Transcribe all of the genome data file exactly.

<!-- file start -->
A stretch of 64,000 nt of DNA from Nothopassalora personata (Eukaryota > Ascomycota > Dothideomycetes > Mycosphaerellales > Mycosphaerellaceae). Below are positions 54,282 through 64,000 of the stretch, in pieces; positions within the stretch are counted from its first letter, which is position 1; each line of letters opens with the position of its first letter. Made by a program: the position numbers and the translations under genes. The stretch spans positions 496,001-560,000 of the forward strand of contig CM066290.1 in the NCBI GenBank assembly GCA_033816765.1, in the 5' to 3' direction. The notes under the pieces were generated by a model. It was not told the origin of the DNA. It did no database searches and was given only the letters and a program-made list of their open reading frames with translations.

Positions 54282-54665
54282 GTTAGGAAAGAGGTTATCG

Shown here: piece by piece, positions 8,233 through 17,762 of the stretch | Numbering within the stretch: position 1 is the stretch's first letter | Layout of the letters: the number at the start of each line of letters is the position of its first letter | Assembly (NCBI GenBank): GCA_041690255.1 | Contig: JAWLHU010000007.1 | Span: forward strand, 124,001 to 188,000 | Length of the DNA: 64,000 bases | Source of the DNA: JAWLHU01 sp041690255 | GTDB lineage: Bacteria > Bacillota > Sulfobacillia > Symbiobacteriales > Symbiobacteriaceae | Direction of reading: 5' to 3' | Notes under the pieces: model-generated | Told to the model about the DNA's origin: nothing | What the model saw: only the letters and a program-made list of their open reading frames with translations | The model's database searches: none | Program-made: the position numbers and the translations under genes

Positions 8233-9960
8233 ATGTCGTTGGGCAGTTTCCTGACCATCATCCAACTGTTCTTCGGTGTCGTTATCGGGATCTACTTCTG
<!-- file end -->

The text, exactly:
A stretch of 64,000 nt of DNA from Nothopassalora personata (Eukaryota > Ascomycota > Dothideomycetes > Mycosphaerellales > Mycosphaerellaceae). Below are positions 54,282 through 64,000 of the stretch, in pieces; positions within the stretch are counted from its first letter, which is position 1; each line of letters opens with the position of its first letter. Made by a program: the position numbers and the translations under genes. The stretch spans positions 496,001-560,000 of the forward strand of contig CM066290.1 in the NCBI GenBank assembly GCA_033816765.1, in the 5' to 3' direction. The notes under the pieces were generated by a model. It was not told the origin of the DNA. It did no database searches and was given only the letters and a program-made list of their open reading frames with translations.

Positions 54282-54665
54282 GTTAGGAAAGAGGTTATCG

Shown here: piece by piece, positions 8,233 through 17,762 of the stretch | Numbering within the stretch: position 1 is the stretch's first letter | Layout of the letters: the number at the start of each line of letters is the position of its first letter | Assembly (NCBI GenBank): GCA_041690255.1 | Contig: JAWLHU010000007.1 | Span: forward strand, 124,001 to 188,000 | Length of the DNA: 64,000 bases | Source of the DNA: JAWLHU01 sp041690255 | GTDB lineage: Bacteria > Bacillota > Sulfobacillia > Symbiobacteriales > Symbiobacteriaceae | Direction of reading: 5' to 3' | Notes under the pieces: model-generated | Told to the model about the DNA's origin: nothing | What the model saw: only the letters and a program-made list of their open reading frames with translations | The model's database searches: none | Program-made: the position numbers and the translations under genes

Positions 8233-9960
8233 ATGTCGTTGGGCAGTTTCCTGACCATCATCCAACTGTTCTTCGGTGTCGTTATCGGGATCTACTTCTG